Community forestry can work but plans in the DRC show what’s missing
The Congo river basin spans six central African countries: Cameroon, the Central African Republic, the Democratic Republic of Congo, Gabon, Equatorial Guinea and the Republic of Congo. It is known as “Africa’s lung” because it hosts the world’s second-largest tropical forest. It covers an area of around 3 million square kilometres – almost the size of India.
This massive forest acts as a huge “carbon sink”, trapping carbon dioxide and storing it as biomass. It’s home to rich and unique flora and fauna and sustains and shelters millions of people, providing for their needs in food and energy.
Deforestation rates are still low compared to other tropical regions, but population growth, national industrial development plans, and smaller-scale production of charcoal, crops, minerals, timber and wild meat are rapidly increasing the pressure on the forest.
In particular, most communities clear forests for agriculture and related subsistence activities – such as charcoal making and artisanal logging – to make a living. These are today among the top drivers of forest disturbance.
The good news is that potential solution to decrease such disturbances exist. Community forestry models included in the legal frameworks of most countries in sub-Saharan Africa and beyond are among them. Models vary, but in the general community, forestry means the government grants communities rights over a given area which they must manage sustainably.
Formal rights are the key here, as community forest titles do not always come with the full “bundle of rights” such as access and use rights to management, exclusion and alienation.
In Cameroon, for example, communities are granted the right to establish and manage a community forest, but no tenure is given. In other words, the state can decide at any time to convert the granted area to non-forest uses.
In the Democratic Republic of the Congo (DRC), things are different. There, millions of hectares of forests are potentially available for communities. They can ask the government to grant them – in perpetuity and with use and management rights – community concessions up to 50,000 hectares, roughly the size of Kinshasa.
This means – for the first time – granting communities formal rights to the forests they have inhabited since time immemorial, including the very important right of recourse if unauthorised resource extraction occurs.
We conducted research on the DRC model, and we found a lot of potential but also some weaknesses which we believe need redressing. The most serious was that estimates on the financial returns of the business models that communities plan to adopt are rarely conducted.
It’s essential that this is done so that planners can balance local income and sustainable management. Communities will be more likely to protect forest resources, and possibly even restore already degraded lands, if they perceive direct benefits to their livelihoods.
What needs fixing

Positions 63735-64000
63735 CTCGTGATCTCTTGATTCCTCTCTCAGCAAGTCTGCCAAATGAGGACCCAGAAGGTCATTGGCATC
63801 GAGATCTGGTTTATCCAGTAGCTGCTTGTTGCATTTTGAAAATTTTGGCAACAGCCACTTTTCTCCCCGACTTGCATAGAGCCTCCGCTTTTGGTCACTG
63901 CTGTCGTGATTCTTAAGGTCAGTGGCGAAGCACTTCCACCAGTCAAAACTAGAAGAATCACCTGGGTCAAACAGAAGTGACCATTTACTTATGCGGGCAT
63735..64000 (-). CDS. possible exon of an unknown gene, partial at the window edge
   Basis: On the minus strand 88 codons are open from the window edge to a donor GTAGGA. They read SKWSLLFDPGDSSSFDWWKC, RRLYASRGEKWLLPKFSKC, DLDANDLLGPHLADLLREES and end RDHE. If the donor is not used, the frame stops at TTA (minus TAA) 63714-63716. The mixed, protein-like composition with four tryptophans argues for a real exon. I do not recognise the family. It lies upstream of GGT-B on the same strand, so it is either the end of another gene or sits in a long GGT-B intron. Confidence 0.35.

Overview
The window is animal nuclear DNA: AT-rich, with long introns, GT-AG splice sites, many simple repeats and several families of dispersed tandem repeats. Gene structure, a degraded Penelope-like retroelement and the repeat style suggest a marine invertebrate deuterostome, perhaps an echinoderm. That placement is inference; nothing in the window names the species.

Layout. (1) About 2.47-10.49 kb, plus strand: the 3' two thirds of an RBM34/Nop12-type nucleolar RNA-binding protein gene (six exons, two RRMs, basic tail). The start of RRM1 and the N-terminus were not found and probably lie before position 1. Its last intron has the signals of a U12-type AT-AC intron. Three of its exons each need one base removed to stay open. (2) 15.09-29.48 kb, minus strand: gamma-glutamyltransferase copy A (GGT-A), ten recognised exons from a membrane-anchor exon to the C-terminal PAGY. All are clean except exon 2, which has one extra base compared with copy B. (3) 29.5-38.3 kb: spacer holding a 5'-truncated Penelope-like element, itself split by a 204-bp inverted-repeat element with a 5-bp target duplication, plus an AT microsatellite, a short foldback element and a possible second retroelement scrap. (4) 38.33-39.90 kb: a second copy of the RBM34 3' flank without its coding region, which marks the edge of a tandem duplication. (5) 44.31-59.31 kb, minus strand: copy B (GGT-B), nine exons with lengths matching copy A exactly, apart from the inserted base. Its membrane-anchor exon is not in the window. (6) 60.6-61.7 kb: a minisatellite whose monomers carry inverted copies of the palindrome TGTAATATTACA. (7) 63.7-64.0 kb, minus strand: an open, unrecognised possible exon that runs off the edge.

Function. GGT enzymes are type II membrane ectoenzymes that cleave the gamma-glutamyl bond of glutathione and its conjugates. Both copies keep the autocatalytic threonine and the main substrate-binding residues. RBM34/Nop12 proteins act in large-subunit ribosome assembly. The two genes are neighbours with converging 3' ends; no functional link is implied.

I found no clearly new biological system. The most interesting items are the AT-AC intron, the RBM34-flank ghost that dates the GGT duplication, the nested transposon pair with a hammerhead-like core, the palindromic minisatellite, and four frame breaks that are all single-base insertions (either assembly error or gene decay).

Communities usually choose what activities they want to conduct and where, but they must respect a management plan which is established by a managing committee, elected by the community itself.
Success or failure depends on a multitude of locally determined variables, for instance, what resources exist or how well organised the community is. There’s no silver bullet solution and it is generally a long-term process.
Yet after tenure rights are secured, the next step is to select and maintain a sustainable business model and a solid governance structure. This is where most current models need improving to make a difference.
Two crucial fronts are worth mentioning.
Firstly, the extravagant costs of creating and managing a community concession must be vastly reduced. For instance, obtaining and using a legal title may cost up to US$150,000 on account of associated expenses, such as detailed mapping and inventory of the area. This is unthinkable for any community which struggles to get by daily.
Costs can be reduced by simplifying or delaying legal constraints. For example, communities could be authorised to start earning money under the community model, while preparing light inventories and simplified management plans of the area. More details will be added as time goes by.
Second, tenure rights are indeed a great first step, but communities need to see some economic benefit materialising in the short term. Why would they take the trouble to get a legal title if it did not bring them similar or more benefits than the activities they were already conducting in the forests? Among these activities are artisanal logging, charcoal-making, hunting and agriculture.
But who knows what benefits are there now and what there will be when the community concession is granted?
This is not a rhetorical question. We are currently working closely with one community, and it has already taken us about a year just to crunch numbers with them and see whether their community concession would make sense. It’s a tedious and long process, but one that must be done upfront and not kept as a second-order objective as is largely the case.
Sustainability and forest conservation are nice concepts, but they must be translated into the local livelihoods’ language to work in the long term.
Local engagement and understanding are key. Introducing a package of incentives and disincentives which make the model work at the community level is indeed a complex task, but one which will deliver a much sought after the right to the land in the first place. And – if well-conceived and followed through – it could improve local livelihoods and reduce deforestation and degradation in large swaths of the Congo Basin forest.
Published by: The conversation
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